Listed Building

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Status: Designated


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Date Added
Local Authority
Planning Authority
St Andrews And St Leonards
NO 45848 14549
345848, 714549


Dated 1738, restored by J Whyte-Melville in 1876 (see Notes). Segmental-arch-headed stone. To front, inset table inscribed - "The grave of Andrew Gullin who suffered at the gallow tree of Edinburgh July 1683. A faithful martyr here doth lie, a witness against perjury. Who cruelly was put to death, to gratify proud prelates wrath. They cut his hands ere he was dead, and after that struck off his head. To Magus Muir they did him bring, his body on a pole did hing. His blood under the altar cries for vengeance on Christ's enemies". To rear, inscribed - "Erected 1738, Restored 1876, Re-erected after being accidentally broken 1885".

Statement of Special Interest

Located among trees to the west of Claremont Farm, this simple inscribed 18th century burial memorial to Andrew Gullin remembers events related to the killing of Archbishop James Sharp by a group of Covenanters at Magus Muir in 1679. It is part of the wider history of martyrdom and the post-Reformation church in Scotland.

Andrew Gullin (or Guillan), a weaver from Balmerino, was one of two men executed in 1683 for being present at the murder/assasination of Archbishop Sharp. There are numerous recorded variations on the spelling of his name including Guillan, Guilline, Gullan and Gulline.

In his book, Balmerino And Its Abbey (1867) James Campbell records that two stones with identical inscriptions were erected to Andrew Guillan in the 18th century, the other being at Magus Muir. He also notes there is a "well-authenticated tradition that the present stone [at Claremont] was erected about 1788 and in the enclosing wall there are fragments of an earlier tombstone with words of the same inscription as that now standing". The stone was restored and re-set within a stone surround by local landowner John Whyte-Melville in 1876.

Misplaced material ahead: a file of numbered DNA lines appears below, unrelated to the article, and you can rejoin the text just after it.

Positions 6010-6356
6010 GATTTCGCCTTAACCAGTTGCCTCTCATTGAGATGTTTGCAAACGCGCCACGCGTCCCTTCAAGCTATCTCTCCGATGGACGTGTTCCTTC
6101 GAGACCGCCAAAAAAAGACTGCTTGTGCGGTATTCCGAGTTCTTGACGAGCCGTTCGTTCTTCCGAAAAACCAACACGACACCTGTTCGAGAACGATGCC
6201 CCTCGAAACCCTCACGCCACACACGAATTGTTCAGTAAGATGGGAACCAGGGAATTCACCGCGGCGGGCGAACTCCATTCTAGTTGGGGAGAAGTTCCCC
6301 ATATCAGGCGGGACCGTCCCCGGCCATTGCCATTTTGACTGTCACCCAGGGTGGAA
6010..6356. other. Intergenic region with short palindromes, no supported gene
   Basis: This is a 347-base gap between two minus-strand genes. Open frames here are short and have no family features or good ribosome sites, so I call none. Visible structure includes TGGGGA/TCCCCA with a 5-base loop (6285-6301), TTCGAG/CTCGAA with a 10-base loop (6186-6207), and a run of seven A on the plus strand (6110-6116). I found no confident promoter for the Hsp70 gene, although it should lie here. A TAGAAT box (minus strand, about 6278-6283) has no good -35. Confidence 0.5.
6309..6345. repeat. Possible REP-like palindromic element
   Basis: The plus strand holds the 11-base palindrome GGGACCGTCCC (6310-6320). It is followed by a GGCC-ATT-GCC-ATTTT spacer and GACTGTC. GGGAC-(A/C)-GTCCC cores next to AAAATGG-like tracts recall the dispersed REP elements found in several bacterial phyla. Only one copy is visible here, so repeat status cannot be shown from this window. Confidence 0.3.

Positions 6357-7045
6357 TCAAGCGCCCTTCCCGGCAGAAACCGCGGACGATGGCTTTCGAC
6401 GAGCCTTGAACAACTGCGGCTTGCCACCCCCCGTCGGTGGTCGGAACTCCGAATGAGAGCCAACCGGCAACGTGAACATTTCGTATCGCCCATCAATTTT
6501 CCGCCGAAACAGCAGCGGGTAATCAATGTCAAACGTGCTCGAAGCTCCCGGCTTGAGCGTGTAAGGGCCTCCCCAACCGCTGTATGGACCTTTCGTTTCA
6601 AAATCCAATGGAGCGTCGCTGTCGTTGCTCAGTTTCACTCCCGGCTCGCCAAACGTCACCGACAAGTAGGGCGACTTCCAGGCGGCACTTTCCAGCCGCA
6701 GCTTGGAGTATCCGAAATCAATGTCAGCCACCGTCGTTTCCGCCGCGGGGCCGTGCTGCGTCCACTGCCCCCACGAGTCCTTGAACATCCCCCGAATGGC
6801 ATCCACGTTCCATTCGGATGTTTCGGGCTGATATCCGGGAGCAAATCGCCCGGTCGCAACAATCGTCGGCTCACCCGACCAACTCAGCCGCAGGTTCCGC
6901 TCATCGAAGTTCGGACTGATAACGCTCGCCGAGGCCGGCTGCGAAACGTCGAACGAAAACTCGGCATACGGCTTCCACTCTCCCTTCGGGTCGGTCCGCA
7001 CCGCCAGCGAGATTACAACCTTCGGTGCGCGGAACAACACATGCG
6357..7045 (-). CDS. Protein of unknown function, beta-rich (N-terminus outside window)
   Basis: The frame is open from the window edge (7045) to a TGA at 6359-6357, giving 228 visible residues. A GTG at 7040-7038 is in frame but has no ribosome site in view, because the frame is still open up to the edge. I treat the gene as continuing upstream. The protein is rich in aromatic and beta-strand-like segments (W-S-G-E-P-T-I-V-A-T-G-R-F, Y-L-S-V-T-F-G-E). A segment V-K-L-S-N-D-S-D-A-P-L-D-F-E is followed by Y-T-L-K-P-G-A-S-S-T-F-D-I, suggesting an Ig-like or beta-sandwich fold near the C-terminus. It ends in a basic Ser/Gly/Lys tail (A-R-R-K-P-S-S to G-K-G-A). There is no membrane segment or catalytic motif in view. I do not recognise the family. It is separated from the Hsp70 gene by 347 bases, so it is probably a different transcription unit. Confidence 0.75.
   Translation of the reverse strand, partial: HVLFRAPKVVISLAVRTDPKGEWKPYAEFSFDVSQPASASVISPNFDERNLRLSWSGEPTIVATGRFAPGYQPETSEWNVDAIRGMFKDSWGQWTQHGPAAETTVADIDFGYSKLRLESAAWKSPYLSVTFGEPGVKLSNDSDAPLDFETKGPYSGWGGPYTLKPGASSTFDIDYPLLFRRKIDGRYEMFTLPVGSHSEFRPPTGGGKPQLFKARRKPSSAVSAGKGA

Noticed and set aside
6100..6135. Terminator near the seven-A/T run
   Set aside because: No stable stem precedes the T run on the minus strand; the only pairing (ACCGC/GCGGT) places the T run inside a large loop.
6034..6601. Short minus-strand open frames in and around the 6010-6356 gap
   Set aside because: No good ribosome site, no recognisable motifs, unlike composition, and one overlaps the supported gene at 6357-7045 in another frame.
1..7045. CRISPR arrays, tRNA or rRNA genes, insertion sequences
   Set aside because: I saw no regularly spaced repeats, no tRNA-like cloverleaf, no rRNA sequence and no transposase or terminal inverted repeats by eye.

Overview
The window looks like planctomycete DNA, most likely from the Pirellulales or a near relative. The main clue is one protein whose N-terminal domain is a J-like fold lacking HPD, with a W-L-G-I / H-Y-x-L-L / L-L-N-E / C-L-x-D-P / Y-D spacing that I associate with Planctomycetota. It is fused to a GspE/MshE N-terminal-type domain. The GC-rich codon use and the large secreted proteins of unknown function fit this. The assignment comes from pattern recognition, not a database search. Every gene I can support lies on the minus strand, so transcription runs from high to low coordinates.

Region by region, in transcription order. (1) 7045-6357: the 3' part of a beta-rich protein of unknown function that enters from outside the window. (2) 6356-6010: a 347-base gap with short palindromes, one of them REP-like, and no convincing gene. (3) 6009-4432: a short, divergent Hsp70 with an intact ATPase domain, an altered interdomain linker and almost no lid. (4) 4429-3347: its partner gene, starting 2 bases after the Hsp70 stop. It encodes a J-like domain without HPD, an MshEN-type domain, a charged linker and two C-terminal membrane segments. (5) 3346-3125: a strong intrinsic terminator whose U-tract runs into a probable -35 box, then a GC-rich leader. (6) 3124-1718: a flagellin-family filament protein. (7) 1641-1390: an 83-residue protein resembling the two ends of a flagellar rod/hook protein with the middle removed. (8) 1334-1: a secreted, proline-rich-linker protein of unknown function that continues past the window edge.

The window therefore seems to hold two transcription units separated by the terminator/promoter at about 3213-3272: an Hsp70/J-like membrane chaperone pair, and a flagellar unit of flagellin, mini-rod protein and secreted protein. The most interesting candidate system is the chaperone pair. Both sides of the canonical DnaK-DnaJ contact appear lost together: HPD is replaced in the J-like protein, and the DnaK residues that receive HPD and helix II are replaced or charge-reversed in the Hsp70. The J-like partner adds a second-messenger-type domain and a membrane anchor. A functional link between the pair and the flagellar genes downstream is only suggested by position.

Half a kilometre to the north, Whyte-Melville also restored, that same year, the Memorial to Five Covenanters who were executed in 1679 in a vengeful response to the earlier killing of the Archbishop at Magus Muir. He also built the nearby pyramid-shaped Sharp Memorial (see separate listing - HBNum 15808


James Sharp was the subject of criticism for his part in the persecution of the Covenanters in Scotland who signed the National Covenant in 1638 to confirm their opposition to the interference by the Stuart kings in the affairs of the Presbyterian Church.

Formerly a Scheduled Monument (SM 9705), removed 2013.

Previously listed as "Claremont, Tomb of Guillan (Or Gullan)". Change of Category from B to C and description revised, 2013.



Rev Charles Rose, History of St Andrews (1849) p65. James Campbell, Balmerino And Its Abbey (1867) p427. John Henderson Thompson, The Martyr Graves of Scotland (1903).

About Listed Buildings

Listing is the way that a building or structure of special architectural or historic interest is recognised by law through the Planning (Listed Buildings and Conservation Areas) (Scotland) Act 1997.

We list buildings of special architectural or historic interest using the criteria published in the Historic Environment Scotland Policy Statement.

The information in the listed building record gives an indication of the special architectural or historic interest of the listed building(s). It is not a definitive historical account or a complete description of the building(s). The format of the listed building record has changed over time. Earlier records may be brief and some information will not have been recorded.

The only legal part of the listing is the address/name of site. Addresses and building names may have changed since the date of listing and if a number or name is missing from a listing address it may still be listed. Listing covers both the exterior and the interior and any object or structure fixed to the building. Listing can also cover structures not physically attached but which are part of the curtilage of the building, such as boundary walls, gates, gatepiers, ancillary buildings etc. The planning authority is responsible for advising on what is covered by the listing including the curtilage of a listed building. Since 1 October 2015 we have been able to exclude items from a listing. If part of a building is not listed, it will say that it is excluded in the statutory address and in the statement of special interest in the listed building record. The statement will use the word 'excluding' and quote the relevant section of the Historic Environment Scotland Act 2014. Some earlier listed building records may use the word 'excluding', but if the Act is not quoted, the record has not been revised to reflect current legislation.

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Printed: 18/03/2019 20:26